Welcome To Brazil: Understanding ANVISA Food Safety Requirements

Image of a Brazilian woman with a flag of Brazil, with the words Welcome To Brazil Understanding ANVISA Food Safety Requirements

With its combination of breathtaking scenery, tropical rainforests, vibrant cultural experiences, and picturesque coastlines, Brazil is popular destination for cruise ships. In recent years, the cruise market in Brazil has experienced significant growth, attracting both domestic and international travelers. According to CLIA Brazil (Associação Brasileira de Cruzeiros Marítimos)—part of the global Cruise Lines International Association, the world’s largest cruise industry trade organization—from October 2023 to May 2024, the cruise sector is anticipated to contribute approximately R$3.9 billion (US$780 million) to the nation’s economy.

The Brazilian National Health Surveillance Agency (Agência Nacional de Vigilância Sanitária, ANVISA)—an autarchy linked to the Brazilian Ministry of Health—coordinates the public health controls at ports and borders to ensure compliance with both Brazilian legislation and international health regulations. The Brazilian Sanitary Guide for Cruise Ships (Guia Sanitário Para Navios de Cruzeiro) is a comprehensive manual outlining the sanitation requirements international cruise vessels operating in Brazilian waters must adhere to.

While there is a general resemblance to the CDC’s Vessel Sanitation Program (VSP) guidelines—the cruise industry’s de facto standards for cruise ship public health—distinct variations exist that cruise operators and ship management companies must be aware of.

ANVISA Food Receiving Requirements

Section 1.3 of the Brazilian Sanitary Guide addresses the loading of food items onto a vessel. The term ‘food’ encompasses all forms of edible substances intended for human consumption, including ice and beverages, regardless of whether raw, cooked, or otherwise processed.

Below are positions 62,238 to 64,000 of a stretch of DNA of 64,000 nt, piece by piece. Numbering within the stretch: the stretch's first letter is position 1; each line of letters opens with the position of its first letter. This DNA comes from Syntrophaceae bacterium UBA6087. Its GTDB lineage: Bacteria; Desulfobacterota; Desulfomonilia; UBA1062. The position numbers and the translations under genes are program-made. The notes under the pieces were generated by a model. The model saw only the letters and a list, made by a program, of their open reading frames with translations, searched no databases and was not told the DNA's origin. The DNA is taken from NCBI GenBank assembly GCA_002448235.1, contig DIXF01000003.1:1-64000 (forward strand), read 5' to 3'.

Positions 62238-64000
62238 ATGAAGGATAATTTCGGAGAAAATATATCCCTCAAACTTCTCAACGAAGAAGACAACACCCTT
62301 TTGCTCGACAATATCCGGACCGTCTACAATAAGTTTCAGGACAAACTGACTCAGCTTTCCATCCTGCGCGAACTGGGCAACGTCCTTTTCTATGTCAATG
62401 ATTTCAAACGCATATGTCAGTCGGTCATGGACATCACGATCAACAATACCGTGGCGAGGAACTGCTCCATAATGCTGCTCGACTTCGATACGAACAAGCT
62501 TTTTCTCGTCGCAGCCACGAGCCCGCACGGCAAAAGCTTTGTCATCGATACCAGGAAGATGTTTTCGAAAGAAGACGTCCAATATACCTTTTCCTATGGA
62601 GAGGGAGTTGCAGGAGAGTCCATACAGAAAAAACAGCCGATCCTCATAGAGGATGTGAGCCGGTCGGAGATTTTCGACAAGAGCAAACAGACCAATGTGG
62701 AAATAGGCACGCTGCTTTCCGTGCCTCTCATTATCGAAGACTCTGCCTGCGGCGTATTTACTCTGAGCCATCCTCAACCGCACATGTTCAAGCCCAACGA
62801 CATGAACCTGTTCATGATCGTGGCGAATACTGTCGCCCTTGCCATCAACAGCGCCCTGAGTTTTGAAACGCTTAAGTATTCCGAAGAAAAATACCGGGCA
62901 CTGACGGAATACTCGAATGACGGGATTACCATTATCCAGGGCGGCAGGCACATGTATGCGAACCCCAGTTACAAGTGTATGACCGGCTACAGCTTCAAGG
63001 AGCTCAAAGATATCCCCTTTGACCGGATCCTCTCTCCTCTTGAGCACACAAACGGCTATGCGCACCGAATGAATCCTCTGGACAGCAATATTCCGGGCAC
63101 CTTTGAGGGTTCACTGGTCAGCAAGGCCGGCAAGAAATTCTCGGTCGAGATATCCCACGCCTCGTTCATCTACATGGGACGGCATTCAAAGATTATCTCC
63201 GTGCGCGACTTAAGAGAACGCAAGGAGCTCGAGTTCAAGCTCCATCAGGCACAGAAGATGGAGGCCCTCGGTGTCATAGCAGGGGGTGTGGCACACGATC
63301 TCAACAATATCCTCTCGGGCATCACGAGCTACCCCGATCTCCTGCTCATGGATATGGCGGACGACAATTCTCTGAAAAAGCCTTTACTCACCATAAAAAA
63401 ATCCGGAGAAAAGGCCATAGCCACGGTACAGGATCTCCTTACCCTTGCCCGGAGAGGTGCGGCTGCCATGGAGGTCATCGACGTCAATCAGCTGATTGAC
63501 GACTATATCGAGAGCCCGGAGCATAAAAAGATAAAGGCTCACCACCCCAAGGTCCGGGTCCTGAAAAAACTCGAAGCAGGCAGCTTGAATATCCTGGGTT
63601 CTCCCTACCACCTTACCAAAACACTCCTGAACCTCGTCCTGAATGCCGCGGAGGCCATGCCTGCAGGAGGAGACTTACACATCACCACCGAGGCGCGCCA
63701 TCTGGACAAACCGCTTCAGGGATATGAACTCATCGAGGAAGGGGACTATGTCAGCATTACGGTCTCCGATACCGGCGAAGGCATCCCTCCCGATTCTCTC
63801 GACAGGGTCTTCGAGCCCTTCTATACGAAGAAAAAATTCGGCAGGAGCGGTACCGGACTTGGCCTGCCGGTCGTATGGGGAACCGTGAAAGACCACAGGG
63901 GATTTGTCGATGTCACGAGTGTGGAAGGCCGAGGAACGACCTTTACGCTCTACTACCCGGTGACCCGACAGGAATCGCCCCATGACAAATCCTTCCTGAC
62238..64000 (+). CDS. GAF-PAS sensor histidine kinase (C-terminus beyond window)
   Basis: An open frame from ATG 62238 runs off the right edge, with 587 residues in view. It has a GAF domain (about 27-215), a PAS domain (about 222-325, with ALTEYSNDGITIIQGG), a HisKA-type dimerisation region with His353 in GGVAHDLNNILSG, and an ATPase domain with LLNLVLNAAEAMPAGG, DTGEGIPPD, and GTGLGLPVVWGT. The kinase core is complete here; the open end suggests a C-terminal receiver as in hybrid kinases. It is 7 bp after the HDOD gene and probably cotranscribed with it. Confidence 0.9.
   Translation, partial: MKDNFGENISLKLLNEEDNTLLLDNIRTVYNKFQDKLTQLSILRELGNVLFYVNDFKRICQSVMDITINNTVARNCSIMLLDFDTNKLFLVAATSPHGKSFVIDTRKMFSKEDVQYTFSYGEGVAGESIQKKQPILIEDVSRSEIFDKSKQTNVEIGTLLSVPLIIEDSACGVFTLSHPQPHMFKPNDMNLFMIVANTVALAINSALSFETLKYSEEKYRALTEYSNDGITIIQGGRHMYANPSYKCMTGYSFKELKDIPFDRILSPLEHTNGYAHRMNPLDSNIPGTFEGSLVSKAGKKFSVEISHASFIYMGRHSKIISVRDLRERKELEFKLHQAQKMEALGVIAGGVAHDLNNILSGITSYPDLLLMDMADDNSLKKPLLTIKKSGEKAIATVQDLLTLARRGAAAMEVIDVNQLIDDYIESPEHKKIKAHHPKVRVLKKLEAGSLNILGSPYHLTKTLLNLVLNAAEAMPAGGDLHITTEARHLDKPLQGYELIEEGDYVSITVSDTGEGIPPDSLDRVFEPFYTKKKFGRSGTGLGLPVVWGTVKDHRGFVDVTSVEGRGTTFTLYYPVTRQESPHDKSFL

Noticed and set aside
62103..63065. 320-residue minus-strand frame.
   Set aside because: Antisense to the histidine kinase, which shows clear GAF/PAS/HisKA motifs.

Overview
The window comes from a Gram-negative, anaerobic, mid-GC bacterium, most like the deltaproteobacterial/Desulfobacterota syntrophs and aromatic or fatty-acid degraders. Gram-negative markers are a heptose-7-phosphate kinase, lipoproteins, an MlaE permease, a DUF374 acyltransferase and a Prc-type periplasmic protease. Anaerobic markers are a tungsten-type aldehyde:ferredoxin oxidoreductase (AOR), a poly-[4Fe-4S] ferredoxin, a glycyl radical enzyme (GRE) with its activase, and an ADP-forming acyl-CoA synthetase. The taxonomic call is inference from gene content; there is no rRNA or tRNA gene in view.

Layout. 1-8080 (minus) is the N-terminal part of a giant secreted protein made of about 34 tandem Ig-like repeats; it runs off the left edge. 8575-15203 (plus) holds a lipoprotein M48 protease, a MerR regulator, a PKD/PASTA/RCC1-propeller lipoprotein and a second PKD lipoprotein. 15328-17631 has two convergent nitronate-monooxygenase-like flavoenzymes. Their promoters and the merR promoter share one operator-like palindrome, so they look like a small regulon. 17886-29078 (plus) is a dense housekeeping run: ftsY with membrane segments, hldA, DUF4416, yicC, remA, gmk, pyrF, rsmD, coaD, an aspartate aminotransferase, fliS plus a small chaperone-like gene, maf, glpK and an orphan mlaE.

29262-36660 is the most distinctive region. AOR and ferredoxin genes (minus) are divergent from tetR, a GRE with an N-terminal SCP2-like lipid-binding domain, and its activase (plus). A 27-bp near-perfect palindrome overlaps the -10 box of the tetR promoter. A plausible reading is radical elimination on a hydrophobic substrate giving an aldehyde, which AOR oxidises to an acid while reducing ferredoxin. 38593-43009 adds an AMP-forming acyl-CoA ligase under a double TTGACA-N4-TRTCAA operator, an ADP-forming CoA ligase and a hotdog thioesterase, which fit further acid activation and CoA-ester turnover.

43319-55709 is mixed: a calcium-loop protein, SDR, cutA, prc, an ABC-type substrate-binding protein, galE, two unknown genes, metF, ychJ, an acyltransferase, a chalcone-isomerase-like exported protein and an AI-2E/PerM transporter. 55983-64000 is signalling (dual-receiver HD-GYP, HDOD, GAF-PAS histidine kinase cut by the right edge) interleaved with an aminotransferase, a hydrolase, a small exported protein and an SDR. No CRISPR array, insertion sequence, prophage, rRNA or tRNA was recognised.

Maintaining food-handling areas—where food is stored, processed, prepared, or served—in a clean and hygienic condition is a fundamental principle of food safety management. Neglecting to do so increases the risk of cross-contamination and pest infestations. The regulations set forth by ANVISA, however, go one step further by stipulating that food receiving areas must be sanitized immediately prior to loading:

“The food receiving area must be periodically cleaned and whenever necessary. Sanitization processes (cleaning and disinfecting) must take place immediately before food entry. Disinfectant manufacturer’s instructions, including concentration and contact time, must be strictly followed.”

Brazilian Sanitary Guide for Cruise Ships (2019)

For fruits and vegetables, ANVISA recommends they are sanitized (using chemicals or another efficient system) before being transferred to food storage facilities on board. Where this is not feasible, fruits and vegetables must be sanitized before they enter food preparation areas: any location where food is processed, cooked, or prepared for service.

In comparison, the corresponding standard from the VSP 2018 Operations Manual ( Wash Fruits/Vegetables) instructs crew to ensure all raw fruits and vegetables are “thoroughly rinsed in water to remove soil and other contaminants before being cut, combined with other ingredients, cooked, served, or offered for human consumption”.

The Brazilian sanitary guidelines are quite specific regarding documentation requirements for food supplies delivered to a vessel. The condition and quality of food must be checked upon receipt, with the following basic information recorded:

  • Date of delivery
  • Vendor name
  • License plate of the delivery vehicle
  • Product name
  • Quantity (e.g., weight or volume)
  • Batch number
  • Expiration date
  • Confirmation if approved or rejected
  • A description of actions taken in cases of defects